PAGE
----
Emulsions are liquid disperse systems consisting of at least two immiscible liquids (or two liquids that are saturated with each other), one of which is dispersed as small globules (internal or dispersed phase) within the other liquid phase (external or continuous phase), generally stabilized by a third substance called emulsifying agent. The process of formation of an emulsion is termed emulsification.
There are two basic types of emulsions
- Oil-in-water (O/W) emulsion
- Water-in-oil (W/O) emulsion
However, depending upon the need, more complex systems (referred to as “double emulsions” or “multiple emulsions”) in which the oil-in-water or water-in-oil emulsions are dispersed in another liquid medium can be formulated.
By considering particle size, pharmaceutical emulsions can be
- Macro emulsions (droplets size usually exceeds 10 mm)
- Mini emulsions (droplets size usually 0.1–10 µm)
- Microemulsions (droplets size usually 100-600 nm)
- Nano Emulsions (droplets size usually below 100 nm)
Emulsions can also be classified based on mode of administration into
- Oral emulsions e.g., castor oil, liquid paraffin
- External emulsions e.g., creams
- Parenteral emulsions e.g., vitamins
- Rectal emulsions e.g., enema.
This article will focus on oil-in-water (o/w) emulsions, water-in-oil emulsions, multiple emulsions, and microemulsions.
Oil-in-water (o/w) emulsions contain oil droplets dispersed as globules throughout an aqueous continuous phase. An oil-in-water emulsion is generally formed if the aqueous phase constitutes more than 45% of the total weight and a water-loving emulsifier, such as sodium lauryl sulfate, triethanolamine stearate, sodium oleate, and glyceryl monostearate is used. The emulsifier is present in the external, continuous phase and helps stabilize the interface with the dispersed phase globules.
Fats or oils for oral administration, either as medicaments in their own right or as vehicles for oil-soluble drugs, are always formulated as o/w emulsions. Oil-in-water emulsions are non-greasy and are easily removable from the skin surface. They are used externally to provide cooling effect and internally to also mask the bitter taste of oil.
Water-soluble drugs are more quickly released from o/w emulsion. O/W emulsions give a positive conductivity test as water, the external phase is a good conductor of electricity.
In a water-in-oil (w/o) emulsion, the aqueous phase is dispersed as globules in the oil continuous phase. A lipophilic emulsifier is used for preparing w/o emulsions. The w/o emulsions are used mainly for external applications and may contain one or several of the following emulsifiers: calcium palmitate, sorbitan esters (Spans), cholesterol, and wool fats. Thus, the use of a lipophilic emulsifier enables the formation of w/o emulsions with the oil phase as the external, continuous phase.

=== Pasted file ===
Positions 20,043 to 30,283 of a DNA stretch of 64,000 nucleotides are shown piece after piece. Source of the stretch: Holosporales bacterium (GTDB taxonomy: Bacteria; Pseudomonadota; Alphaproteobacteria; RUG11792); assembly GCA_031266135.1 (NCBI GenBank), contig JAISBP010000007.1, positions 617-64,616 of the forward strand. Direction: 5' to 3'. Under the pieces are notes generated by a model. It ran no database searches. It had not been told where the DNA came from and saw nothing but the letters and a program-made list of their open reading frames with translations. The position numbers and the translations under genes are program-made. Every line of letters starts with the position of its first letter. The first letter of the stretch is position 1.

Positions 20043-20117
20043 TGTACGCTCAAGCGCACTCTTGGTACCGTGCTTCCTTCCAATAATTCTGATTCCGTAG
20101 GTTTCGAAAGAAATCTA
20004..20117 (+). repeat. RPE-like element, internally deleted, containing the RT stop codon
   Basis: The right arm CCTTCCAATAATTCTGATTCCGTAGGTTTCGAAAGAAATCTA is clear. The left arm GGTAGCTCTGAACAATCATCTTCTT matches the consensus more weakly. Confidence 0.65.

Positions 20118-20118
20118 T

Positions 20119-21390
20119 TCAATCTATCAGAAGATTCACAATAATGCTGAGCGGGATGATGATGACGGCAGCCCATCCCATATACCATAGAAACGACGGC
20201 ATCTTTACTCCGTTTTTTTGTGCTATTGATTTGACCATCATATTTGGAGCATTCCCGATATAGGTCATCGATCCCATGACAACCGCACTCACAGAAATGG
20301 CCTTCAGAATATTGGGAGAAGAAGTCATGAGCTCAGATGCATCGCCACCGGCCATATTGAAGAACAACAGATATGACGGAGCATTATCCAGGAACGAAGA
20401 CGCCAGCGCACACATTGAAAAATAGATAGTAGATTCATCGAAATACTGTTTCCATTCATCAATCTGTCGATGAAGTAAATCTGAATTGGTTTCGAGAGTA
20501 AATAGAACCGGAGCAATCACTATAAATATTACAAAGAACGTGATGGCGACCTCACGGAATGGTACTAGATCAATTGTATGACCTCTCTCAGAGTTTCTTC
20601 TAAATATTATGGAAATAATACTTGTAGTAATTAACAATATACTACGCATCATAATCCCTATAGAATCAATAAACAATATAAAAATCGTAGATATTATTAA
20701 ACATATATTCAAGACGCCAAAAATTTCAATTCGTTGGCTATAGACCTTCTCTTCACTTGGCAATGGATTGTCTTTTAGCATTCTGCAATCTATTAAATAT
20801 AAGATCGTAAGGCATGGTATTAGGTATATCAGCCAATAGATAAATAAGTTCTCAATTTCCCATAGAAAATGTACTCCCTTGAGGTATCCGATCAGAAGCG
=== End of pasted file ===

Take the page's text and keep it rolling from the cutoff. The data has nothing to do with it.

Multiple emulsions are emulsions whose dispersed phase contains droplets of another emulsion. They can be considered as emulsions of emulsions.
Multiple emulsions can be either
- Water-in-oil-in-water (w1/o/w2) emulsion
- Oil-in-water-in-oil (o1/w/o2) emulsion.
Emulsifying a w/o emulsion using water-soluble surfactants (which stabilize an oily dispersed phase) can produce w/o/w emulsions with an external aqueous phase, which generally has a lower viscosity than the primary w/o emulsion. Oil-in-water-in-oil (o/w/o) type multiple emulsions on the other hand consist of very small droplets of oil dispersed in the water globules of a water-in-oil emulsion.
Both water-in-oil-in-water (w/o/w) and oil-in-water-in-oil (o/w/o) multiple emulsions are of interest as delayed- and/or sustained-action drug delivery systems. They also have applications in cosmetics. Multiple emulsions can also be used for the encapsulation of peptides/proteins and hydrophilic drugs.
Microemulsions are visually homogeneous, transparent/isotropic systems of low viscosity. In their simplest form, microemulsions are small droplets (diameter 5–140 nm) of one liquid dispersed throughout another by virtue of the presence of a fairly large amount of surfactant(s) and cosolvent(s). Microemulsions have a very finely subdivided dispersed phase, and often contain a high concentration of the emulsifier(s) and a cosolvent (such as ethanol).
Microemulsions are thermodynamically stable for prolonged periods of time. They can be dispersions of o/w or w/o. The type of microemulsion (w/o or o/w) formed is determined largely by the nature of the surfactants. Microemulsions can be used to increase the bioavailability of poorly water-soluble drugs by incorporating them into the oily phase. Incorporation of etoposide and methotrexate diester derivative into w/o microemulsion has been suggested as a potential carrier for cancer therapy.
- Dash, A., Singh, S. and Tolman, J. (2014). Pharmaceutics: Basic Principles and Application to Pharmacy Practice.USA: Elsevier Inc.
- Mahato, R. and Narang, A. (2018). Pharmaceutical Dosage Forms and Drug Delivery (3rd ).New York: Taylor & Francis Group, LLC.
The article Types of Emulsions provides answers to what is emulsion and its types? What are the classifications of emulsions? What are the types of emulsions?